Amongst the comments of my first article were requests to know more about the Greek SOF—since (as it seems) you don’t come about this kind of information every day. Well, sit back then, for here comes more. And as the rules of storytelling go, we’ll start from the beginning.

The beginning finds us in 1942 in the Middle East, which is where the Greek government and king had fled after the Greek defense had eventually given in to the Germans, who backed up the initial unsuccessful Italian attack. The major concern of the exiled military leadership was to assemble the forces that had managed to escape the occupied mainland back to a fighting force. Consequently, two brigades were created, with the first one being ready before the battle of El Alamein and taking part in it. However, the officers were a few too many for the corresponding positions, which resulted in the creation of an Army unit, formed by officers, with soldier’s duties—after the suggestion of  Lt Commander (Air Force) G. Alexandris, initially with the form of a MG company and the force of 200 men.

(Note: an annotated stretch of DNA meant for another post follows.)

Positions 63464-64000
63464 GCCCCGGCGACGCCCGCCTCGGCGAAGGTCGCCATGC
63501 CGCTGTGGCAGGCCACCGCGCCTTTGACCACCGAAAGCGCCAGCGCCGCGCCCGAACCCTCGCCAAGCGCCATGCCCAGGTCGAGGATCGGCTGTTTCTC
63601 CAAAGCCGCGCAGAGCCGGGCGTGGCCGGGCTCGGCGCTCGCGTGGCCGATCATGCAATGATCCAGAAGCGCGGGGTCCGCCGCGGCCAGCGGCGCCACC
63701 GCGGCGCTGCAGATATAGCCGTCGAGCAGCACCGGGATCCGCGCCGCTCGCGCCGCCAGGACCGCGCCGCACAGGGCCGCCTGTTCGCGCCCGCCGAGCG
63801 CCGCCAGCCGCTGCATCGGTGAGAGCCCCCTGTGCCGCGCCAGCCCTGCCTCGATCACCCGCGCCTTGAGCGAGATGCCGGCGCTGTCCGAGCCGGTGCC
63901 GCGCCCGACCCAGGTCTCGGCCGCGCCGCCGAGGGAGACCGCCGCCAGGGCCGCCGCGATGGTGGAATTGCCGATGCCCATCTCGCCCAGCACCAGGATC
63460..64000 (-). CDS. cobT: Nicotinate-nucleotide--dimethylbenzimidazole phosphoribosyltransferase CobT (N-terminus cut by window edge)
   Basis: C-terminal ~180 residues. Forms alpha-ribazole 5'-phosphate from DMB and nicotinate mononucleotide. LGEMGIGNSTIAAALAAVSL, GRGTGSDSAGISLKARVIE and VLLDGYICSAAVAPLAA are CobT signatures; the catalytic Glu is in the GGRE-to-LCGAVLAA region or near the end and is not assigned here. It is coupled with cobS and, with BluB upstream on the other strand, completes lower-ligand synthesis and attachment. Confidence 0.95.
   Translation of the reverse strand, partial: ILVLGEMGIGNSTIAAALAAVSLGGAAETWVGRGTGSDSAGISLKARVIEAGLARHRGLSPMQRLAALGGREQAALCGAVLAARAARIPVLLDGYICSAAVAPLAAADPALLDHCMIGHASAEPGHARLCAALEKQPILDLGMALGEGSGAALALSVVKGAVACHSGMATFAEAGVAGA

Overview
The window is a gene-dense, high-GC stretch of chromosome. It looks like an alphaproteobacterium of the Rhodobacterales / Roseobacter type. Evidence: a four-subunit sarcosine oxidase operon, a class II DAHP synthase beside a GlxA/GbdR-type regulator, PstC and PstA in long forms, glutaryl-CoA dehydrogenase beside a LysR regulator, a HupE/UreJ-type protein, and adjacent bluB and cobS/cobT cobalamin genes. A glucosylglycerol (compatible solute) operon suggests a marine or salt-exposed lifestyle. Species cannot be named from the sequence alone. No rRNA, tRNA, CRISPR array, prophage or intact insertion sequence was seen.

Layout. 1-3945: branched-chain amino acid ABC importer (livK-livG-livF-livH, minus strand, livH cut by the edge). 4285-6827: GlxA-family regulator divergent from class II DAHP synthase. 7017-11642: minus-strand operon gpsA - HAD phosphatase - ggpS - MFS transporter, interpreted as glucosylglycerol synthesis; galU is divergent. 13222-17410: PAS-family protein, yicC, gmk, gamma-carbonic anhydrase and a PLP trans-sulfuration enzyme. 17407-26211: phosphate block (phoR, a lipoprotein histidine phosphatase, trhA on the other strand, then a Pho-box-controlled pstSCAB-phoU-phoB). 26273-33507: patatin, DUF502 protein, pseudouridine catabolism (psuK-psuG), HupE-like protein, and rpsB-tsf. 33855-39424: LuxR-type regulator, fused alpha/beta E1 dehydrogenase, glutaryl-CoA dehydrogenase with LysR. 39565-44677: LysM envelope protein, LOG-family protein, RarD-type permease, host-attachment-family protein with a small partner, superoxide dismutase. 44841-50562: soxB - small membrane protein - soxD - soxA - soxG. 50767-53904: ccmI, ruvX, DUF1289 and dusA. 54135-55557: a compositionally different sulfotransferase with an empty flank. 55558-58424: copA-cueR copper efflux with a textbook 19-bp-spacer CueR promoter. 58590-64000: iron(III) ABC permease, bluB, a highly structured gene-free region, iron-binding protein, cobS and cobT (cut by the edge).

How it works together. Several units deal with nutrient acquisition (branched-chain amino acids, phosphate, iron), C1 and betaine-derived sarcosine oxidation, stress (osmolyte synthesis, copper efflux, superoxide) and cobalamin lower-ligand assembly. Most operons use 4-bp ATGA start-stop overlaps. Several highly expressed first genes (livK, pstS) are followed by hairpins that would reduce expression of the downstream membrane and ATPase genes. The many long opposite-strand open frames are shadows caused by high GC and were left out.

When Colonel Tsigantes, a former political exile who until then fought with the French Foreign Legion, assumed command, the unit was renamed to Sacred Company, in honor of the Sacred Company of Thebes and the Sacred Company of the Greek Revolution, and used on their insignia and as a motto, the customary farewell of the women of ancient Sparta to men going to war, “With your shield, or on it.” With the cooperation of Lt. Colonel David Stirling, the unit had its role redefined to that of a commando unit. It was attached to the SAS and then relocated to its base at Kabrit in Egypt to be trained.

Sacred Company CO Colonel Tsigantes

On January 27th 1943, while the Company was in Libya en route to link up with the rest of the SAS, it became known that the SAS forward elements already in Tunisia had suffered heavy losses and David Stirling had been captured. Thus, the unit found itself without a mission and so it was put under the command of General Leclerc of the Free French Forces, with the duties of Light Mechanized Cavalry, after the suggestion of Colonel Tsigantes who did not want it to stay out of the fight. In Ksar-Rillan, the Sacred Company gave its first major battle while covering the advance of the X British Army Corps. When the Allied forces captured Gabès, the Company was detailed to the 2nd New Zealand Division, along with which it fought the Germans at Wadi Akarit. On April 17th, it was sent back to Egypt to train and regroup.